She wasn’t sure what time David returned, the bedroom clock having been consigned to a drawer when the ticking was driving Jessie nuts, but she was glad he had. Her backache had come back worse than ever despite his gentle lavender oil massage and it quickly became apparent that she was in labour.

There had been no time to call an ambulance and their little girl had been introduced to this world on a peal of summer thunder.

“The weather’s finally broken,” Jessie murmured as a light breeze moved the muslins. Then, cradling her tiny daughter in her arms, she drifted off to sleep to the sound of the rain.

“Darling,” Jessie awoke from a delightful sleep in which she dreamed of David and the baby and herself happy in summer meadows, to find her mother sitting on the edge of the bed. “Jessica, are you alright?” There was a worried concern in her voice.

Jessie smiled at her mother’s worried expression. David must have called her. “Yes Mum, I’m fine. Meet your new granddaughter. I don’t know what we’ll call her yet, David was so sure we’d have a boy, we only had a boy’s name ready.”

Her mother put a hand to her brow. “We’ll have to get you to hospital Jess, make sure everything has come away.”

“Oh Mum, do we have to? I’m sure everything’s okay. I feel marvellous, not ill at all. I think David must have been a midwife in a previous life! It was amazing! He knew exactly what to do - stopped me from panicking I can tell you!” Jessie smiled at the memory. The pain had got quite bad, she thought, but now, as she looked at her baby girl, she could hardly remember it.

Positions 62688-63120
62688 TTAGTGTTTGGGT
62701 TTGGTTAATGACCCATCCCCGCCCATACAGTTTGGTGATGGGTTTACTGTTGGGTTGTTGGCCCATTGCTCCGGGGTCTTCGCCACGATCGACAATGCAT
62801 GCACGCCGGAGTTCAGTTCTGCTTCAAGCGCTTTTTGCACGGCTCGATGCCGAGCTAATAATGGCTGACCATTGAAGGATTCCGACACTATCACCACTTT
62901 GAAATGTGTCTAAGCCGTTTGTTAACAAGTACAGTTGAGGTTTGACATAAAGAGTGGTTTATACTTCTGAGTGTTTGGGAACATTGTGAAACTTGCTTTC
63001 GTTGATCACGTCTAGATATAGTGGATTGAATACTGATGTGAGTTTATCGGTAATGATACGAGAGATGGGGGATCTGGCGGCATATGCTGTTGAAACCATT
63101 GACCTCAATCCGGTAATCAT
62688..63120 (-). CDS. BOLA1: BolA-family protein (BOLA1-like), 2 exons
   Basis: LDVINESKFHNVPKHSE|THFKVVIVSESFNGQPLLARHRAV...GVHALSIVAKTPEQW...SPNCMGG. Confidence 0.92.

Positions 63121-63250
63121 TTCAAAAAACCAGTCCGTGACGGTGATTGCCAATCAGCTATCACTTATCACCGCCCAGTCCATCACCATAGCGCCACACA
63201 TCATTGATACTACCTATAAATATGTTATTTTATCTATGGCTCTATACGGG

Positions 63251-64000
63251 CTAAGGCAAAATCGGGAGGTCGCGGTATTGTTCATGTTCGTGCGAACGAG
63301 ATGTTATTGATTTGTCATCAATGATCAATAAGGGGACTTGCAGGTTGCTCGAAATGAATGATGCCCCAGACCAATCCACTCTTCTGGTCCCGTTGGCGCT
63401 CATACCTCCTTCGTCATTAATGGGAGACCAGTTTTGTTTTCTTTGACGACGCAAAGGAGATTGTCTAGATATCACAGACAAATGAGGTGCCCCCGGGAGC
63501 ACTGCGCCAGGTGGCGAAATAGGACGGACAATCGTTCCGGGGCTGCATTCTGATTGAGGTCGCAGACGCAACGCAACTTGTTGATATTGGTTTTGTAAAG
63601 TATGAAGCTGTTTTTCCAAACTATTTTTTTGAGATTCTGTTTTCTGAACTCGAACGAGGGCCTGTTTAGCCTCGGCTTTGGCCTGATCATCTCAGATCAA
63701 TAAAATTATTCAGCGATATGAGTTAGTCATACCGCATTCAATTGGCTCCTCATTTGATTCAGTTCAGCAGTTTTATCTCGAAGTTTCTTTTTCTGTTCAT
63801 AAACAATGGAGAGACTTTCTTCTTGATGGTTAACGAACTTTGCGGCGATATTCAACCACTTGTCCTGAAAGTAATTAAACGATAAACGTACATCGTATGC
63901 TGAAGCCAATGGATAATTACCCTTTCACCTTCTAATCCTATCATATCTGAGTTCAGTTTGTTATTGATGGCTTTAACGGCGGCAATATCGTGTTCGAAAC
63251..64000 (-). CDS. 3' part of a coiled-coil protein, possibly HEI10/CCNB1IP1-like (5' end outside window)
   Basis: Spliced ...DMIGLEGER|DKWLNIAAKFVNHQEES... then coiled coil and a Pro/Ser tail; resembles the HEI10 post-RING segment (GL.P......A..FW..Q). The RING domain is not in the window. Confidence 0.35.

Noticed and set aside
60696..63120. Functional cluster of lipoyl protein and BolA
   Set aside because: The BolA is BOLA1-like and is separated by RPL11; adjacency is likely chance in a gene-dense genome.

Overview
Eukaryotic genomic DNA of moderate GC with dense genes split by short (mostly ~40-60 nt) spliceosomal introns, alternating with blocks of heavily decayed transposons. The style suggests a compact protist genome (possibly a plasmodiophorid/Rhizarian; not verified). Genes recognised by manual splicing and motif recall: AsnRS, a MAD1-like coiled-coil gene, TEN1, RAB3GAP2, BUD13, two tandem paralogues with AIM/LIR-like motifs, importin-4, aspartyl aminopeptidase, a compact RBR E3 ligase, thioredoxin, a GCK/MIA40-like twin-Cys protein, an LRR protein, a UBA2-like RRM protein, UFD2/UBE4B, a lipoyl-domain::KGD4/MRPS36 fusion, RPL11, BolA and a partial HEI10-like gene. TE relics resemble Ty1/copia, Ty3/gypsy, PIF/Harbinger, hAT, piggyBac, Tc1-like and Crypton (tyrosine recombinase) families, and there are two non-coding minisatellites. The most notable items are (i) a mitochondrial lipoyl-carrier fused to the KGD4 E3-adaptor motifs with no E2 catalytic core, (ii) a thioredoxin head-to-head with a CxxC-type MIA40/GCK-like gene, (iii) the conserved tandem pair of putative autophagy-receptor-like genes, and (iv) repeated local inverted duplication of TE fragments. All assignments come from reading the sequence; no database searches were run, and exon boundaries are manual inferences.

“Is Dad with you?” Jessie asked.

Her mum shook her head, “no Jess, he’s gone on an errand, but he won’t be long.”

Was Jessie imagining it or were there tears in her mother’s eyes? Sentimental old thing! She smiled again. “Don’t worry Mum, we’re going to be fine, David, baby and me. I know we’ve caused you worry, with the baby and all, but we’ll be okay, I promise.”

Now the tears were coursing down her mother’s face. Jess wriggled into a more upright position.

Mum? What’s the matter? It’s not Dad is it? He is okay isn’t he?” Jessie could feel the hysteria rising in her voice. Her mother never cried. Not even when her own mother had died.

“Jess, I’m sorry. There’s no other way of saying this. David has been killed in an accident. He’s dead Jess.”

Jessie felt a lump of ice form in her belly. “No Mum, you’re mistaken. I don’t know how long I’ve slept, but David wouldn’t have gone out and left me alone after having the baby. He knows I’m frightened on my own.”

“I’m sorry Jess, but he is. That’s where your Dad has been, identifying the body. David was killed by a tree at the end of this very street, it was struck by lightning. He never got to the pub Jess.”

“Then who called you about me, about the baby? Jess couldn’t see for the tears and the baby was starting to grow restive.

“No-one sweetheart. I just came over to tell you about David. I didn’t know about the baby until I came into this room. I don’t know who delivered your baby Jess, but David wasn’t alive at the time you gave birth.”

But Jess knew the truth.

In the distance the thunder rumbled and the bedroom was scented with lavender.